LGBTQ community at NIU needs more allies

By Ian Tancun

Progress has been made in terms of lesbian, gay, bisexual, transgender and queer/questioning acceptance on campus, but as October nears, which is LGBTQ history month, students should recognize the importance of continued awareness on issues members of the LGBTQ community still encounter.

From what I have witnessed during my time at NIU, one’s sexual orientation does not seem to be a big issue among students. While it may surprise some that it would ever be an issue, this indifference towards sexual orientation is a far cry from my experiences in the early 2000’s as a closeted 18-year-old. This fear to come out is a sentiment Kyle Williams, freshman business major, does not see present here at NIU.

“I feel comfortable being openly gay because, in all honesty, it feels like no one really cares,” said Williams. Being an openly gay student at NIU has not presented any obstacles for Williams. “I feel as though everyone is accepted here at NIU,” he said.

Alex Forgue, senior physics major and president of NIU’s student-run LGBTQ organization PRISM, echoes that sentiment but says NIU has more work to do in terms of LGBTQ outreach. “I feel that, in general, NIU is a fairly accepting campus…being lesbian or gay is not seen as a major issue on campus,” said Forgue. “However, NIU does have a bit of ways to go when it comes to transgender people.”

LGBTQ teens are still more likely to be the victims of bullying and physical violence than their heterosexual counterparts, according to an Aug. 12 Youth Risk Behavior Survey issued by the Centers for Disease Control and Prevention. The amount of youth who admitted to having been in a physical fight was higher among gay, lesbian, and bisexual students, 28.4 percent, and not sure students, 34.5 percent, than heterosexual students, 21.7 percent, according to the same survey.

“I think a major reason why LGBTQ still experience violence and bullying is due to lack of education,” said Forgue.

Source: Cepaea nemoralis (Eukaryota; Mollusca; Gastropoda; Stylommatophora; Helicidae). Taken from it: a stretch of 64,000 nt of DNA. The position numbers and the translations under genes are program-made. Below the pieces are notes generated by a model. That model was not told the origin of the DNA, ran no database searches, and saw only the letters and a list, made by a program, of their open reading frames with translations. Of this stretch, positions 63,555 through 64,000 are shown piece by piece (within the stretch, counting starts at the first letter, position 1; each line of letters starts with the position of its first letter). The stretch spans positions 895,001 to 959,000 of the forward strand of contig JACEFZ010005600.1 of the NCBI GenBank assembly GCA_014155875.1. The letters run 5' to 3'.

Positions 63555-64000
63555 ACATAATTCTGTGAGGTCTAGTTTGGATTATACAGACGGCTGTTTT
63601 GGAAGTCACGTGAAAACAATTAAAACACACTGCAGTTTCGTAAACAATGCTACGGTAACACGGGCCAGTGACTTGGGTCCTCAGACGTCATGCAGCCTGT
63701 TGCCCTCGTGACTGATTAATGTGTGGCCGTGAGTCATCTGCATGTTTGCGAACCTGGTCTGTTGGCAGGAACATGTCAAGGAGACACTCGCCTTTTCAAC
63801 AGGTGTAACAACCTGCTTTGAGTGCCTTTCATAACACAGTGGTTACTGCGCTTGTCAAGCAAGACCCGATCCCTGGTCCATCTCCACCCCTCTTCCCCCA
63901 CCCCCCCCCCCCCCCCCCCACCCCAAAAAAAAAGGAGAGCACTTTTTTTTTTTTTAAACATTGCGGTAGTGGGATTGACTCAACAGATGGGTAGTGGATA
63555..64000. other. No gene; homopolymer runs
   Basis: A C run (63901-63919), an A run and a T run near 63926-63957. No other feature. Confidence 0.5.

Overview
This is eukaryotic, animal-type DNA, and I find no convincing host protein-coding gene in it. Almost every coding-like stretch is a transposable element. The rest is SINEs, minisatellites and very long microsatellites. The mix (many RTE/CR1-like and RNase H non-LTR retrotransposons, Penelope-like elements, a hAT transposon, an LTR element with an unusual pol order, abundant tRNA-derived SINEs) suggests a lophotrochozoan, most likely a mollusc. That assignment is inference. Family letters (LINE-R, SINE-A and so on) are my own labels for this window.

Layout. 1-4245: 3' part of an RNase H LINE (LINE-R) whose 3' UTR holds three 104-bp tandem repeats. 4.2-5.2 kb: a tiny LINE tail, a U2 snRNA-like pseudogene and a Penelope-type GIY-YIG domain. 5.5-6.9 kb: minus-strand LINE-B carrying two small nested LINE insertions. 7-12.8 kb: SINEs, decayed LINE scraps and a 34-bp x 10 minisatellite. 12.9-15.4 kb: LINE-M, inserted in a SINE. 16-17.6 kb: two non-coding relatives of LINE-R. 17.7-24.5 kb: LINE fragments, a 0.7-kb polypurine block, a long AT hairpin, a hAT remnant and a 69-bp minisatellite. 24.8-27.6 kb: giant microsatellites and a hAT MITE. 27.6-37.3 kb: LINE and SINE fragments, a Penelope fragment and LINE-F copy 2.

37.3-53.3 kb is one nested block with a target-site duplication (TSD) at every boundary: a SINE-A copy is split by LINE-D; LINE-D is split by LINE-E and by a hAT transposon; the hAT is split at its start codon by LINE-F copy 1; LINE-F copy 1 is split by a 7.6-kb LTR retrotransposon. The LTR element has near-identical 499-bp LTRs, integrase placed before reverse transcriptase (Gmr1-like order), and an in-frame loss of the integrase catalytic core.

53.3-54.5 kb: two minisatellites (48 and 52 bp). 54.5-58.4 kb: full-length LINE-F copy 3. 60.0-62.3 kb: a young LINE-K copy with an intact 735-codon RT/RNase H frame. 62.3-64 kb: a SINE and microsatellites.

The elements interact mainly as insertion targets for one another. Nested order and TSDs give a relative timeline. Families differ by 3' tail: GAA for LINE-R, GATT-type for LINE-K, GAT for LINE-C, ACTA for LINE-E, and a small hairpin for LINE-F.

The survey figures and Forgue’s words reflect the need for continued awareness on the struggles members of the LGBTQ community continue to encounter. The Center for the Study of Women, Gender & Sexuality is currently asking students to participate in a collaborative documentary project meant to examine the ways in which gender, race, ethnicity, economic class, sexuality, gender identity and other factors affect how safe people feel in the spaces around them.

A common misconception I have encountered, a misconception that still seems to exist, is the belief that being gay is a choice. This notion has been directed to me by non-LGBTQ individuals on more than one occasion. I respectfully would like to inform students and others who think this notion is true that being gay was not a choice I ever made. This is one of the areas in which further education and clarification is needed.

Anne Petty Johnson, faculty advisor for PRISM, says there continues to be a stigma against members of the LGBTQ community.

“I wish we had more gay-straight alliances in our public schools,” said Johnson. These alliances can play a large role in educating non-LGBTQ individuals on what more can be done to help the LGBTQ community. Like Forgue, she also says that NIU has more work to do in relation to transgender students and implementing policies and practices that are universally inclusive. “We need to get together as a campus to do more,” said Johnson.

As president of PRISM, Forgue is committed to doing his part to help combat any lingering stigma facing members of the LGBTQ community here on campus. “The first and foremost goal is to create a safe space for queer people and their allies,” said Forgue. “The next step is to educate people about queer issues.”

I encourage all NIU students to get involved with LGBTQ history month in October and beyond. The Center for the Study of Women, Gender & Sexuality offers classes to earn certificates and minors so students can learn more about LGBTQ topics. These are not just LGBTQ issues, these are human rights issues. The fight for LGBTQ equality did not end with the nationwide legalization of gay marriage in June of 2015. It is only through continued education and involvement that further progress can be achieved. The Gender & Sexuality Resource Center on campus can provide information on LGBTQ issues and how to get involved.